Last word on this topic to tiger_caddy_31, who said, "Sure. My daughter already went to Iraq and got shot at, let's send her to this hole in the wall so she can dodge lead again."

On the question of the effectiveness of new U.S. sanctions against Iran, we'll start with SarahBB's sarcasm in writing, "Gee, sanctions imposed on Thursday and its Monday already and they still aren't working! Nothing left to do if you are a kool aid drinking neocon but invade."

w04equals666 said, "let's see..economic pressure on a third world country..almost as good a plan as invading a country and then setting up an occupation army with less than 2 troops per square mile...goin' be lot's of success with this plan..."

fishingriver said, "Mission Accomplished[.] Bush imposes sanctions and oil goes up to $92.00 a barrel immediately... Bush is going to make it so that it becomes impossible to deal with Iran through diplomacy. Even for the next president. The only option will be war..."

lwps said, "Next we will criticize them for their economic backwardness and inability to feed their own children. I have seen this movie so many times I am sick of it."

rwbiles1 said that "Robin Wright and the WaPo offers headlines that are critical of the current administration, but the text of her reports ususally indicate how potentially positive the administration's decision could be. The spin for the reader is always that the administration has chosen the wrong path, but the story usually shows that the admininstration's approach has about the same chance of working as not working."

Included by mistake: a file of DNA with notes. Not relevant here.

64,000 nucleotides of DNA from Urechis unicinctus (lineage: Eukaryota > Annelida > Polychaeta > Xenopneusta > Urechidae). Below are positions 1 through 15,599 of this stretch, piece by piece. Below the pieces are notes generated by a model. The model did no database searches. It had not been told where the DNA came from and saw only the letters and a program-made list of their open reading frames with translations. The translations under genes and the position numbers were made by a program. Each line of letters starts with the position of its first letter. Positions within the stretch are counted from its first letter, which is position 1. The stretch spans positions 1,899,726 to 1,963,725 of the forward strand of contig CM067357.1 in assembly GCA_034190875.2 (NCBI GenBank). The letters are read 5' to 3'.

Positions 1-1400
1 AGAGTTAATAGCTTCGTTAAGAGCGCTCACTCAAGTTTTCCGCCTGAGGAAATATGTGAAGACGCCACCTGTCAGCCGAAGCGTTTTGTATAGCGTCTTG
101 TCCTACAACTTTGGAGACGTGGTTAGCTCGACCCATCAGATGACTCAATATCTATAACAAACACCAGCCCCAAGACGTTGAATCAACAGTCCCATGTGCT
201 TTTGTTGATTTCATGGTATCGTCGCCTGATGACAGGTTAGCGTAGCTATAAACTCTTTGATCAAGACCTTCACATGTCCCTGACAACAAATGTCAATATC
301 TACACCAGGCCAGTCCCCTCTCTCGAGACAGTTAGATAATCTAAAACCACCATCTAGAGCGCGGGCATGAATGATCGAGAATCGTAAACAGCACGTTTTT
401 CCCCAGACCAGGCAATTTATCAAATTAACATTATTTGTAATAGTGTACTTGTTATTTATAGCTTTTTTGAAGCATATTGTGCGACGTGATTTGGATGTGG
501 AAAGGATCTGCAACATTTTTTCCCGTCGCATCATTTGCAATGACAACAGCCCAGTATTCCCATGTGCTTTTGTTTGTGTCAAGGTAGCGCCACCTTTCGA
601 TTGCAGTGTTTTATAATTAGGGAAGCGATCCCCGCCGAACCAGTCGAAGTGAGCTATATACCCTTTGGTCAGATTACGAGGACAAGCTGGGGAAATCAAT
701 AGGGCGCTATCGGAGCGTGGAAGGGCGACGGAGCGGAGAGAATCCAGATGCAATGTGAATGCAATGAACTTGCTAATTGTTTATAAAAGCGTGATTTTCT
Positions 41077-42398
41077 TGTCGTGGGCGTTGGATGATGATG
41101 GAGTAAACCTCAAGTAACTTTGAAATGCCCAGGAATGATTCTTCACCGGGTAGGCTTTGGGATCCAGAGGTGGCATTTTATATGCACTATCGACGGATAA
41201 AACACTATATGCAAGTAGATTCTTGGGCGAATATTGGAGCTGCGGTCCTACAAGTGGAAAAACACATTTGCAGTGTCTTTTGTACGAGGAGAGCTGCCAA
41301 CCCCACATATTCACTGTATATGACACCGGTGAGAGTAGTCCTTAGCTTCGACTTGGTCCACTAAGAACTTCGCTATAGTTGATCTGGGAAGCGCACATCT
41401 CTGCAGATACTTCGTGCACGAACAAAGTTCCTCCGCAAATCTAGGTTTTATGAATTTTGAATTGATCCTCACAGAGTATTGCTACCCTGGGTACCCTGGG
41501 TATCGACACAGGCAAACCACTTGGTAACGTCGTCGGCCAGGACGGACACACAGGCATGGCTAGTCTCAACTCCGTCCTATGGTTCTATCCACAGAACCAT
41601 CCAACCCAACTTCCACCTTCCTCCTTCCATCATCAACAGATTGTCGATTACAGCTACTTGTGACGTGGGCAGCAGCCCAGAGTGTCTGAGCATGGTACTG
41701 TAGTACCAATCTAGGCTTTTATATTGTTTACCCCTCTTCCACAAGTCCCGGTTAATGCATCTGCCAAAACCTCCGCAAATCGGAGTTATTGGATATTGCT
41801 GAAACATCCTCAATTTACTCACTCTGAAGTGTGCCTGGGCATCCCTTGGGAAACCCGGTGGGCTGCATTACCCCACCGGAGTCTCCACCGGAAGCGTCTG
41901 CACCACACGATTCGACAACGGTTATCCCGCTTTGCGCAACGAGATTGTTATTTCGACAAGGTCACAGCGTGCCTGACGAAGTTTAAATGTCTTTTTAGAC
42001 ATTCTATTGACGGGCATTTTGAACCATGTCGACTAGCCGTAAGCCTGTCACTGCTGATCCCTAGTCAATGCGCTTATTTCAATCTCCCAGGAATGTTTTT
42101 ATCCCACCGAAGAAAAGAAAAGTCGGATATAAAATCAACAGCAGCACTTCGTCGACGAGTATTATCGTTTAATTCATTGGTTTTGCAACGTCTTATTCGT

And mgibbosh wrote, "Again we seem to be a day late and a dollar short in our actions. Has any one considered that sanctions may increase the number of terrorist with enmity toward the U.S. because we could be considered the cause of their increased misery."

All comments on the Iran article are here.

All comments on the Darfur article are here.

By Doug Feaver  |  October 29, 2007; 10:00 AM ET
Categories:  Darfur  
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Comments

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Posted by: William Booker | November 21, 2007 6:44 PM | Report abuse

When one of my readers expressed concern over my failure to deal with Apartheid, I was taken aback. While politics forms part of my mandate I was surprised to see that I had missed this pivotal event in our country's history.

The Holocaust, Apartheid and the many other stains on the face of humanity escape unnoticed, primarily, in my humble opinion, because action would require leaving our comfort zone, accepting responsibility and possibly facing danger.

Darfur and the refusal to take substantial steps in ending the genocide is inexcusable. No matter what the purported reason therefore.